His first reaction was to grab the can of wasp killer so he could spray the nest. I told him to wait till night.. when they’re all home. I read that on the internet. I used to think it was so they’d be asleep. Apparently not. He didn’t believe me. I told him to read the can… then realized the can is in French. Still, he figured out enough of it to realized I had a point.

                    Last night after dark, when we were climbing into bed I said “hey, don’t forget to kill the wasps.” I was too tired to see if he went outside in his pajamas to do the job, but he sprayed the nest. This morning the house is still tipped on its side and if I stand just so on my tippy toes and crane my neck at the sliding glass door, I can see the nest in there. But today there’s no buzzing around it.

                    Maybe Bill needs to put screens on the windows of Kaitlyn’s little house!

Screen Test

Sunday, April 22nd, 2007

                    When we moved here – make that AFTER we moved here – we found out that houses here don’t have screens. And buying them is nearly impossible. Now there’s a lot of things I didn’t realize until we got here we wouldn’t have. Like a garbage disposal. But given that there isn’t any air conditioning, well, the lack of screens is something it would have been nice to have been warned of.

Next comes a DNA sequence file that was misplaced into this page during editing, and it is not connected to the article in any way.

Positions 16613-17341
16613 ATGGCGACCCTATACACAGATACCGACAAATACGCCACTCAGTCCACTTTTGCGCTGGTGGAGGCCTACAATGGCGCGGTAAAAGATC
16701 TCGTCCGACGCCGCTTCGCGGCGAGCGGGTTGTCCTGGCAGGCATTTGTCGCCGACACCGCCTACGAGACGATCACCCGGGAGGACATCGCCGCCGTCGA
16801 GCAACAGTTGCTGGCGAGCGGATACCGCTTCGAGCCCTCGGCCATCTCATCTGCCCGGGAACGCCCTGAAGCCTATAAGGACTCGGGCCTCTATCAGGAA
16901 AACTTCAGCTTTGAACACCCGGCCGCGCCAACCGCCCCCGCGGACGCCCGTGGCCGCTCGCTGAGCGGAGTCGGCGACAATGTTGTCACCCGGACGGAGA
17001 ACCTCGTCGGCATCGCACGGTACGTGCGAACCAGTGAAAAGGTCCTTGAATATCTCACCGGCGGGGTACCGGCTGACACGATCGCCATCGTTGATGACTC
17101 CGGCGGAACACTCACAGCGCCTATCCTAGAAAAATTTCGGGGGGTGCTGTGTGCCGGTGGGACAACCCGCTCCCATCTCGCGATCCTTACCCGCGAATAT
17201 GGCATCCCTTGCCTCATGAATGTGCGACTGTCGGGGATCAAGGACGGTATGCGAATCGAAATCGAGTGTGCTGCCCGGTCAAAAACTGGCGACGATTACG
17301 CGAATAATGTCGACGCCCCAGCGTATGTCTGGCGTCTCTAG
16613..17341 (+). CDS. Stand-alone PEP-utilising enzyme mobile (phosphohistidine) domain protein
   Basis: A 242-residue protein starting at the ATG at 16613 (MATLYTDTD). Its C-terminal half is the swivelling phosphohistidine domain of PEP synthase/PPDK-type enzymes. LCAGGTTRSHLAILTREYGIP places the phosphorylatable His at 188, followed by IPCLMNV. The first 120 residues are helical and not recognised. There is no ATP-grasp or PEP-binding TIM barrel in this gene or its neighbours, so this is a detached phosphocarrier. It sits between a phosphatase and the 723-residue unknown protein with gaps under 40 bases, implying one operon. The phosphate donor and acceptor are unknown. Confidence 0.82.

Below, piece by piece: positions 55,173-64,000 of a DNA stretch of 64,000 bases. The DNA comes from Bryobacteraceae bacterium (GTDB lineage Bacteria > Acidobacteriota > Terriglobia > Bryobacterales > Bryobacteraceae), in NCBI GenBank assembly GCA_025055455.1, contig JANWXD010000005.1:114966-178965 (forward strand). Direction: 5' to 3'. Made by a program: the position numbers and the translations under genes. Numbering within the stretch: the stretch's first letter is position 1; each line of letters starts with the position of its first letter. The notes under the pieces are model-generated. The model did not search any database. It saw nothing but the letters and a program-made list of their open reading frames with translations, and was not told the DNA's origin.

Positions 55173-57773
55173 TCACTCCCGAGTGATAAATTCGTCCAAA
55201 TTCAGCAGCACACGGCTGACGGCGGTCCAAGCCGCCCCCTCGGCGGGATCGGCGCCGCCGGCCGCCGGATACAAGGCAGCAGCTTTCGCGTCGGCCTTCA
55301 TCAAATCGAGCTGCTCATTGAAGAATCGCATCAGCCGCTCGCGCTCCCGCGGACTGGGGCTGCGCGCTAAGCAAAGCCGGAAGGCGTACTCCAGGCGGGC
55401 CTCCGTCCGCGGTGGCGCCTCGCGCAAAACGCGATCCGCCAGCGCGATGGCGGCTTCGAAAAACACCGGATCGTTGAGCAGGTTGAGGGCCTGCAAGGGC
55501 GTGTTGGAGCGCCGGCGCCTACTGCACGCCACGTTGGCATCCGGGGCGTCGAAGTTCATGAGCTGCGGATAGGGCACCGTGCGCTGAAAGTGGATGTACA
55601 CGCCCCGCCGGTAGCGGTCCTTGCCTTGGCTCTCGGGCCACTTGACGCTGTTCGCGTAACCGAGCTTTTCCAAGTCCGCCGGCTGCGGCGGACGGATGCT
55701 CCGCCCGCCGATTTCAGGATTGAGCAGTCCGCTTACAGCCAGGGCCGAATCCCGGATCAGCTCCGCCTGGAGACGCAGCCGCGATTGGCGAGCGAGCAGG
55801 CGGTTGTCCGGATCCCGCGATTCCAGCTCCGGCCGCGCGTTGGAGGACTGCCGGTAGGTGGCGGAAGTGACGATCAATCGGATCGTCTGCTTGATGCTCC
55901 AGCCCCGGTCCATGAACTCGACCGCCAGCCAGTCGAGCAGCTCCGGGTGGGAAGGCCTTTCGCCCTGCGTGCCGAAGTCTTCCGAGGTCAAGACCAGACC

Fortunately, either there are enough ex-pats moving here or the French have finally figured out that screens work better than curtains to keep bugs out. Either way, the result is screens are starting to pop up in hardware stores. Bill found some kits and assembled a few of them this weekend. We now have screens on two windows – the one in the kitchen and the one in the office. He also put together a screen for the French door next to the kitchen. None are perfect. He had to hold them in place with tape. And the one for the door is too small, so the top has a piece of styrofoam filling the gap.

                    Still, they’re screens. And we can have the windows open and let the cool air in and keep the bugs out. That’s all I wanted. Now, maybe we can find a single room air conditioner for our bedroom…

What’s the Buzz?

Wednesday, April 18th, 2007

It is going to get very hot in the house this summer.

                        We don’t have air conditioning. That’s pretty much standard here. The electricity is too expensive. Same reason it seems only ex-pats have clothes dryers. (Our house, which was just built, doesn’t even have an outlet for a dryer by the washer… just in case they decide one day that it’s a good idea after all.)

                        You cool your house by not opening the shutters when the sun will beam through the windows. And you cool your house by opening the windows when the shutters are open. Here’s the thing: they don’t use window screens. Open a window and whatever feels like it can just wander (or fly) right into the house. I don’t partake in many outdoor activities because, well, they’re outdoors. Where bugs are.